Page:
Find Your Immigrant Ancestor - Border Crossings and Other Records
On border crossing records from Canada and Mexico
As genealogy researchers, we commonly come to the issue of our ancestors' arrival in a new country. For those immigrants coming to America, there is the inevitable border crossing. Of course, we know that a substantial number of people crossed into the United States without going through formal border crossing procedures. If we go back in time, we eventually reach a time when there were no records kept of any border crossings at all. In other countries, during different political times, border crossings have also been an issue and records of the crossings may be available.
The United States has two major borders: Canada and Mexico. Those who come into the United States legally would have arrived by coming through one of the many ports of entry. If the immigrant arrived by boat, it is possible that they came to one of the many oceanside ports of entry, but that is another topic for another article.
Because there has been controversy about the boundary between the United States and Canada over time, finding an ancestor's boundary crossing record is likely be a matter of chance. I have also found that many of my ancestors crossed international boundaries with Canada and Mexico many times on business or for vacations or to see relatives. Others of my relatives likely crossed international boundaries on church business. For genealogists, this is one of those types of records that help identify your ancestors, but often leave more questions than answers.
The initial border between the United States and Mexico was established by the Treaty of Guadalupe Hidalgo in 1848 that established much of the U.S. border at the Rio Grande and added the states of California, Nevada, Utah, New Mexico, most of Arizona and Colorado and parts of Texas, Oklahoma, Kansas and Wyoming. The southern portion of Arizona and New Mexico was added later through the Gadsden Purchase of 1853. But until well into the 20th century, the border between the United States and Mexico was ill-defined.
The first U.S. Federal law on immigration was passed in 1882. Arrivals at the Canadian border were first kept in 1895 and at the Mexican border about 1906. Here is a quote from the National Archives website:
Beginning in 1895, immigrants who arrived at Canadian seaports with the declared intention of proceeding to the United States were recorded and included in the immigration statistics. Other alien arrivals at land borders began to be reported in 1906, and reporting was fully established in 1908 under authority of an act of February 20, 1907 (34 Stat. 898).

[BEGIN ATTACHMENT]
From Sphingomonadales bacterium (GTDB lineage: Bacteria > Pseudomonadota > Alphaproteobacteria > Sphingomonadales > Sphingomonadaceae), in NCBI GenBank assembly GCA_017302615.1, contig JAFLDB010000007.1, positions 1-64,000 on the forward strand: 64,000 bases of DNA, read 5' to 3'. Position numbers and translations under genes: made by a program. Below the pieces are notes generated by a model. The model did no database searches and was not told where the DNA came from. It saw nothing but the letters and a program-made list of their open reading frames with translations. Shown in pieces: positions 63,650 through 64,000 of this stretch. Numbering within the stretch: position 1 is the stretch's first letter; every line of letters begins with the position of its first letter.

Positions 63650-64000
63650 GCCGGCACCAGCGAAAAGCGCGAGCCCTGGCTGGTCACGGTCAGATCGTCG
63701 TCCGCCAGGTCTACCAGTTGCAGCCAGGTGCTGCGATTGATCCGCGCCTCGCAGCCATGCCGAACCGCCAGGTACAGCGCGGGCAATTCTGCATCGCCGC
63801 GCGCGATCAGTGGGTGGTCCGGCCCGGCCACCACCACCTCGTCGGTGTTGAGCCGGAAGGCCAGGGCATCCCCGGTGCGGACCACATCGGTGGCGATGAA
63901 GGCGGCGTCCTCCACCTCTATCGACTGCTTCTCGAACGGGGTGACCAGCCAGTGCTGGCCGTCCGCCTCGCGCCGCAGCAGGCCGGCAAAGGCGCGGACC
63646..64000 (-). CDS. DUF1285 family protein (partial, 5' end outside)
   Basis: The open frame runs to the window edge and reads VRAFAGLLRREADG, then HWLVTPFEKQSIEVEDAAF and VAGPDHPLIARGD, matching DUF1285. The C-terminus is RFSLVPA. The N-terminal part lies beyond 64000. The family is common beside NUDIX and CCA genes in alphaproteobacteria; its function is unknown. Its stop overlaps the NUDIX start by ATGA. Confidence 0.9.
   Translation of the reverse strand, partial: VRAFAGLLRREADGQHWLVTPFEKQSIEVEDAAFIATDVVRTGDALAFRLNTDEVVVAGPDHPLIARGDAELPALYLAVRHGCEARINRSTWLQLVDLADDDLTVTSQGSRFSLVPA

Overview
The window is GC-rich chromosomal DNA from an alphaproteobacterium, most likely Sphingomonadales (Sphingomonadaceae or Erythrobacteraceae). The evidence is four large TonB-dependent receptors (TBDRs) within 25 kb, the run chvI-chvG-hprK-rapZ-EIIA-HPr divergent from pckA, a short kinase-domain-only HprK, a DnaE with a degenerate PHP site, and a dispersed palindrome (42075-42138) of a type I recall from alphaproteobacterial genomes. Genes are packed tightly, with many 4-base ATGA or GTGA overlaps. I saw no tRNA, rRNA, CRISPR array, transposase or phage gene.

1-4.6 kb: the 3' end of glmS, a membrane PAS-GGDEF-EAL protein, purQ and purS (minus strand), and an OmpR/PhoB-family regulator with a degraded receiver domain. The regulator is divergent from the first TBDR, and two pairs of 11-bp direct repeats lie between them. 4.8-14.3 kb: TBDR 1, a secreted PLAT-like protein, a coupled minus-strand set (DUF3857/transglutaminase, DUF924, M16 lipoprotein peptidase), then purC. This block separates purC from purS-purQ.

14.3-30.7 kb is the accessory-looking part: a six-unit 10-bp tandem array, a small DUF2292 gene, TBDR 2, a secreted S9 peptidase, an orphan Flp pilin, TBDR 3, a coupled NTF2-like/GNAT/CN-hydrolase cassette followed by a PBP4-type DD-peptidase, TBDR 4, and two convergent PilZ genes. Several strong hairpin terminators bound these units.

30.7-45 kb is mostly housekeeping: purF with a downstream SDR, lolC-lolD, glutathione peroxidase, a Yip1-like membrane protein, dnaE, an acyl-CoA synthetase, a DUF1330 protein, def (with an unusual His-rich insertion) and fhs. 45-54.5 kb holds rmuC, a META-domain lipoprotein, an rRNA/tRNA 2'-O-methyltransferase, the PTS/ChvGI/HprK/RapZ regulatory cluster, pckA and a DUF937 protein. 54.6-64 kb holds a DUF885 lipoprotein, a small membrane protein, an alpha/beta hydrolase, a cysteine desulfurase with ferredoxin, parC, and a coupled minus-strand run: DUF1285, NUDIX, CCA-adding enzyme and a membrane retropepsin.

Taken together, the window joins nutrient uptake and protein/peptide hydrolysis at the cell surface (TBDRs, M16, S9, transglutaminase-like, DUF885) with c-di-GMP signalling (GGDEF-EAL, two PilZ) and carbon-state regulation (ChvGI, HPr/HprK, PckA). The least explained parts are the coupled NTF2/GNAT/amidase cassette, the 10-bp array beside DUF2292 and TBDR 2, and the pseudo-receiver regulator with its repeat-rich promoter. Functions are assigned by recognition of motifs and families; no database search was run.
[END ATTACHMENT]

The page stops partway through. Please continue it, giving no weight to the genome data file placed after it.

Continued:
Not all aliens entering via the Canadian and Mexican borders were necessarily counted for inclusion in the immigration statistics. Before approximately 1930, no count was made of residents of Canada, Newfoundland, or Mexico who had lived in those countries for a year or more if they planned to enter the United States for less than 6 months. However, from about 1930 to 1945, the following classes of aliens entering via the land borders were included in immigration statistics:
- Those who had not been in the U.S. within 6 months, who came to stay more than months;
- Those for whom straight head tax was a prerequisite to admission, or for whom head tax was specially deposited and subsequently converted to a straight head tax account;
- Those required by law or regulation to present an immigration visa or reentry permit, and those who surrendered either, regardless of whether they were required by law or regulation to do so;
- Those announcing an intention to depart from a seaport in the United States for Hawaii or other insular possession of the U.S. or for a foreign country, except arrivals from Canada intending to return there by water; and
- Those announcing an intention to depart across the other land boundary.
You can probably guess that, as I mentioned above, that finding a record of a border crossing would be a hit or miss situation.
Written by James L. Tanner. Used with permission.
Need help finding more records? Try our genealogical records directory which has more than 850,000 sources to help you more easily locate the available records.
Have an ancestor you are having difficulty finding? Learn from examples of breaking down break walls in our brick wall ancestor series or request that your ancestor be included.